Aerial view of Main Street in downtown Mesa, Arizona.
Here’s how Mesa has boosted businesses during pandemic
A little less than a year after the introduction of the Mesa CARES initiative, the city of Mesa is creating new programs designed to assist the community during the COVID-19 pandemic.
The city of Mesa introduced the Mesa Open Air Program earlier this month, allowing businesses to apply for approval to use outdoor spaces adjacent to their buildings such as parking lots or grassy areas to continue operating during the pandemic. This followed the introduction of the Mesa Al Fresco program, unveiled by city officials last June, which allowed restaurants to expand outdoor seating. The Mesa Open Air Program was modeled after this effort, but aims to help all businesses, not just restaurants.
READ ALSO: Mesa offers spring training and spring break deals
“We are hoping that this will be just another way to help support our small businesses and allow them to continue to be successful as the pandemic continues,” Development Services Director Christine Zielonka said.
According to David Valencia, the co-owner of Oro Brewing Company, Mesa CARES and the Al Fresco program have been valuable resources for his business.
“[Mesa CARES] helped with accounting, it helped with the pandemic, it helped with the patio expansion, it helped with legal things; just all kinds of things that we were able to take advantage of,” Valencia said.
With the onset of the pandemic, businesses faced unprecedented challenges.
“It was a very rough six or seven months. We pretty much had a loss from April to September. We were able to get some P.P.E. (personal protective equipment) which helped keep the employees going, but it didn’t really help us with sales. It was a rough patch,” Valencia said.
The Al Fresco program allowed a number of local restaurants to expand their patio areas and safely accommodate more customers. Worth Takeaway employee Juniper Walkenbach said the program actually allowed Worth Takeaway to stay busy during the pandemic.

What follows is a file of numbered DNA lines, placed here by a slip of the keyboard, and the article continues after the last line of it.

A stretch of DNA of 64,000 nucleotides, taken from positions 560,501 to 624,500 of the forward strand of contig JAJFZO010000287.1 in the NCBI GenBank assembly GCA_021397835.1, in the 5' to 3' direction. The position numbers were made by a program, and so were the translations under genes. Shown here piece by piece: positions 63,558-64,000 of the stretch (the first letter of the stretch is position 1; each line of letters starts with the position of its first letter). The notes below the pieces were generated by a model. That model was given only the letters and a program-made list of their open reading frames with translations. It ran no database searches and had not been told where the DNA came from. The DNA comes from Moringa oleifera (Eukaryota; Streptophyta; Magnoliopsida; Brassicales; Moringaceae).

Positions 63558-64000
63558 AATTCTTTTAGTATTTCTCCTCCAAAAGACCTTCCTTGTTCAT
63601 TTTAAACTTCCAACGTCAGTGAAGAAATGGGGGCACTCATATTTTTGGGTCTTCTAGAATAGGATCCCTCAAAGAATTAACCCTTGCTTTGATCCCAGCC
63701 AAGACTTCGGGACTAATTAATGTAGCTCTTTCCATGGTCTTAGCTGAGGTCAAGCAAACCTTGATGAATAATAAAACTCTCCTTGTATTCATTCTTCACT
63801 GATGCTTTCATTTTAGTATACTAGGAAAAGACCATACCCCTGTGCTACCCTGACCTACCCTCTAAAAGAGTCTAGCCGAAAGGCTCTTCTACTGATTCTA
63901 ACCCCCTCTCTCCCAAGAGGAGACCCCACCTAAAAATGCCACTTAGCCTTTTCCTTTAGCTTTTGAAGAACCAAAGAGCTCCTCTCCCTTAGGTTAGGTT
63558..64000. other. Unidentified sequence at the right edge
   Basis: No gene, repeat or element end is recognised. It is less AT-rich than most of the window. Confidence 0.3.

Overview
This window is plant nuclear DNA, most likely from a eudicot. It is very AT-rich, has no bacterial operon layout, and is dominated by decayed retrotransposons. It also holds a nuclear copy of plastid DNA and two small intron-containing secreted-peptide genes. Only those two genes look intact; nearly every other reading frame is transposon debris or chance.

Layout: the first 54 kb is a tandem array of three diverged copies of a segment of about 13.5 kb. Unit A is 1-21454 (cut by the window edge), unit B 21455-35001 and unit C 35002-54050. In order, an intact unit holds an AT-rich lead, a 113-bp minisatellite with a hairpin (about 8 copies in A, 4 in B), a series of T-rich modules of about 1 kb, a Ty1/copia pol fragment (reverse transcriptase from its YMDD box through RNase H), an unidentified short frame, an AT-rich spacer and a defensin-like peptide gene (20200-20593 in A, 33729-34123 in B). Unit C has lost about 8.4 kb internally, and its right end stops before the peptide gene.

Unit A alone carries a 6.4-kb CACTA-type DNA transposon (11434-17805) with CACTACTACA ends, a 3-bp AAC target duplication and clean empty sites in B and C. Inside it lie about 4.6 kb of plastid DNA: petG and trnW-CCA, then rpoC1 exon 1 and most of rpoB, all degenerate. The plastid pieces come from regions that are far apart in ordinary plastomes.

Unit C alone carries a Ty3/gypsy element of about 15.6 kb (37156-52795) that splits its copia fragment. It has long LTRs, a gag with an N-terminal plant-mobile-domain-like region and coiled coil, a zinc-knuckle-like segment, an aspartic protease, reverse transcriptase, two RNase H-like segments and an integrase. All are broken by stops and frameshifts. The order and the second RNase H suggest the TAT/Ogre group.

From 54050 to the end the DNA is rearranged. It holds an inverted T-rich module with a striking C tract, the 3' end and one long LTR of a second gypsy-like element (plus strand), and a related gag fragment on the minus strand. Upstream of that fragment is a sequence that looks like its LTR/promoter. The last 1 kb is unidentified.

“Since the Al Fresco program opened up, we’ve been able to expand our patio and do picnic tables on both sides. It has been a lot busier since we’ve been able to expand our patio,” Walkenbach said.
“We were limited on the inside, but to be able to expand outside we gained an extra ten spaces or so. It definitely helped us do more sales,” Valencia said.
Walkenbach said that the Mesa community is small but tight knit and emphasized the importance of local businesses within the community. Mesa Development Services Small Business Assistant Heather Omta said proactive measures by the city have not only helped businesses survived but helped in the continuing revitalization of downtown Mesa.
“I believe taking the dining experience outside and enhanced patios have helped re-activate the vibe and energy of Downtown Mesa. Several restaurants and bars across Mesa have created large patios in their parking lots which has generated a variety of fun, spacious patio options for diners to enjoy,” Omta said.
David Valencia of Oro Brewing said he recommends that other businesses take advantage of Mesa CARES because the city has set it up so that businesses can quickly get help if they need it.
“The city has been very helpful in walking people through things. If somebody is interested in applying for that but they don’t quite know what they need to do, I’m sure that the city will give them a lot of help in getting through the process,” Valencia said.
More information on the Mesa CARES initiative and corresponding relief programs can be found at /www.mesaaz.gov/government/mesa-cares.